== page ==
Tag Archives: persistence

When Times Are Hard…

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I confess that it felt good to get in the car with my wife and drive away for a little while.  2020 has had an inauspicious start.  Last week’s tornadoes devastated our community and garnered national attention (and a presidential visit), but the tornadic metaphor—a swirling disruptive force—has characterized the past couple of months at work and in our community.

We weren’t running away, although I can sympathize with an urge to do so. Instead, we drove to Virginia to cheer on our men’s basketball team in their championship game against heavily-favored Liberty with an NCAA tournament berth on the line.

As we drove from Nashville heading east we saw what the storm left behind. We traveled through Putnam County and Cookeville, which took the brunt of the storm, and silently ached with that grieving community. But eventually, thoughts of the storm began to fade as we ventured into new territory.

We skirted the Smokies and entered southwestern Virginia, an area of the country that I had never visited. Although not spectacular, the meandering countryside and hills were charming, and I thought that they just might be spectacular when the denuded winter trees are explosions of color in autumn. We drove through Roanoke, where I tried unsuccessfully to remember why everyone has heard of Roanoke, before arriving in Lynchburg to spend the night.

Early Sunday morning I drove downtown for a run. It was 28 degrees, a fact I share just for a little sympathy, and I did a five-miler along the river and through the cobblestone streets of an historic downtown. At one point I ran up a steep downtown street, drawn toward an impressive building I later learned was called Monument Terrace. When I arrived, I continued huffing and puffing up what seemed like a million stairs, and as I climbed the name of the building became clear as I passed multiple monuments to the city’s citizens who died in wars throughout American history. At the top, I looked back on the hill I had climbed, the river, and the early morning sun.

I got to thinking.

2020 has been a hard year so far. But there have been a lot of hard years for a lot of people. Climbing that hill, climbing those stairs, seeing those monuments of lives lost reminded me of the reality of life and the universality of struggle. The lesson that occurred to me: Don’t stop climbing.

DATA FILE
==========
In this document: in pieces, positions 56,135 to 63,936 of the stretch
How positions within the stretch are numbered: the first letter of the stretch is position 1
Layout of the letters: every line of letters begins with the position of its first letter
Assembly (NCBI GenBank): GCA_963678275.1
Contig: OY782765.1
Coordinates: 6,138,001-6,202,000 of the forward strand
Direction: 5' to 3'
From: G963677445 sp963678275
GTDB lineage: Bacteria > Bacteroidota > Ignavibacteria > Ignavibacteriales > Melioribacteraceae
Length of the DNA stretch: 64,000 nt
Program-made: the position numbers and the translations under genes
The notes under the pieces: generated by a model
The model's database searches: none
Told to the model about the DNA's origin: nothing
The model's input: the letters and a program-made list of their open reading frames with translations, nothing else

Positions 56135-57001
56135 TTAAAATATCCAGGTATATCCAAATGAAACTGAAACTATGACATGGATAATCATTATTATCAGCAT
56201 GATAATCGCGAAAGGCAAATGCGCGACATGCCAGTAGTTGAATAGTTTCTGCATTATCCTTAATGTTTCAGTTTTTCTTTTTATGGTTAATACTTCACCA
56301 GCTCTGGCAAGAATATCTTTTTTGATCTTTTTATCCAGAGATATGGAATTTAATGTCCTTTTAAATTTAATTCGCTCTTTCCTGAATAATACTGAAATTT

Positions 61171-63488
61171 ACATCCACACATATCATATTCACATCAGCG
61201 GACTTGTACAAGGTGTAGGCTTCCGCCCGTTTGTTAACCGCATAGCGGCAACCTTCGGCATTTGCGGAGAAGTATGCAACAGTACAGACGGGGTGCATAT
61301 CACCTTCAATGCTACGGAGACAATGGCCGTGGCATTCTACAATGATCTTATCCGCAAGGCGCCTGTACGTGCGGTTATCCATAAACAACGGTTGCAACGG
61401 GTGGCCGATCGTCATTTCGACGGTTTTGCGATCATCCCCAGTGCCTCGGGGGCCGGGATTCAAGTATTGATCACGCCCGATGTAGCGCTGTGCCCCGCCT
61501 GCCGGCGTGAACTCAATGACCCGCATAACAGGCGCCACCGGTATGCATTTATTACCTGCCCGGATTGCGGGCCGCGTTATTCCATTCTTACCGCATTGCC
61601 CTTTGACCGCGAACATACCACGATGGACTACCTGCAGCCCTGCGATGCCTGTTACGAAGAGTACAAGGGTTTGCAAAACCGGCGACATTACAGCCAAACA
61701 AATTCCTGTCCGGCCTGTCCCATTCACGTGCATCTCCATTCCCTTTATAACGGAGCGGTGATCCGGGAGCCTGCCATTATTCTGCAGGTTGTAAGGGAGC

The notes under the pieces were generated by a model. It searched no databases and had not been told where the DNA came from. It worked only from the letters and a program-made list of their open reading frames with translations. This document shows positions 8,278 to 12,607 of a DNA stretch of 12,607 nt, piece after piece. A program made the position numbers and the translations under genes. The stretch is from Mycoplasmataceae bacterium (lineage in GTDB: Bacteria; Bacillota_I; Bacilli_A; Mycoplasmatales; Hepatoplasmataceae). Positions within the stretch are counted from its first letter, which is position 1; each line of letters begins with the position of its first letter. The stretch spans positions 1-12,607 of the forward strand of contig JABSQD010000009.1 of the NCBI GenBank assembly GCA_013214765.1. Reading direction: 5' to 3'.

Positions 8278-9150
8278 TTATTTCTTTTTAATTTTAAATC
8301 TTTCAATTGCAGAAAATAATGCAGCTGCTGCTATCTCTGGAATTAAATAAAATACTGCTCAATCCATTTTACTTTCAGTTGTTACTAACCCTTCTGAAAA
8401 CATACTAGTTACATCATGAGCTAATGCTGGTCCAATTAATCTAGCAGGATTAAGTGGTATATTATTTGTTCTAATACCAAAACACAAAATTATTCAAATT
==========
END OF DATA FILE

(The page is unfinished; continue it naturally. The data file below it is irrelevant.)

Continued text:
On Friday night, before leaving Nashville, we went to see talented Lipscomb students in a dance concert titled, Elevate: A Heavenly View. That’s what I thought about at the top of those crazy stairs on a frigid morning in what has been a challenging year: When times are hard—Elevate.

#NashvilleStrong

I Have Seen the Enemy, and It Is Email

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I occasionally offer a rant on how email may be destroying the universe, which a few hundred of you appropriately receive by email as encouraged by yours truly.  The word sanctimonious describes me if just to give hypocrite a break.

But, still, I believe that email may be destroying the universe!  And although it would surprise us all, I may be an actual prophet.  A hypocritical, sanctimonious prophet for sure, but a prophet nonetheless.

I shared a Harvard Business Review article in March that proposed the elimination of email.  The latest issue of TIME magazine offered a mini-article titled, “Why we’re addicted to email—and how to fix it.”  The Atlantic shared a video last week that explained “How an Editor Stays at Inbox Zero.”

Though I’m sensing a growing recognition of the problem, I have yet to hear much of a solution.  The TIME article’s conclusion as to how to fix an addiction to email is that “we must learn to say no to some opportunities, in order to say yes to our priorities.”  There you go addicts, problem solved!  And The Atlantic‘s video was all about how to email efficiently (i.e., three sentence emails or fewer; dispense with a salutation, etc.).  Sorry, but increased efficiency simply tells me that I can (must?) handle more volume.

So what to do?

  • Step #1: Recognize the problem. It is growing and powerful.
  • Step #2: Rant about it in appropriate places. I have found that email works well.  (Ha!)
  • Step #3: Adopt all preliminary suggestions you find in magazines. In other words, do your best not to drown while waiting for help to arrive.
  • Step #4: Come up with a miraculous solution. I’m still fleshing out how this step works but feel good about its substance.

Hate to post and run, but I need to go work on a miraculous solution.  First, I should check my email.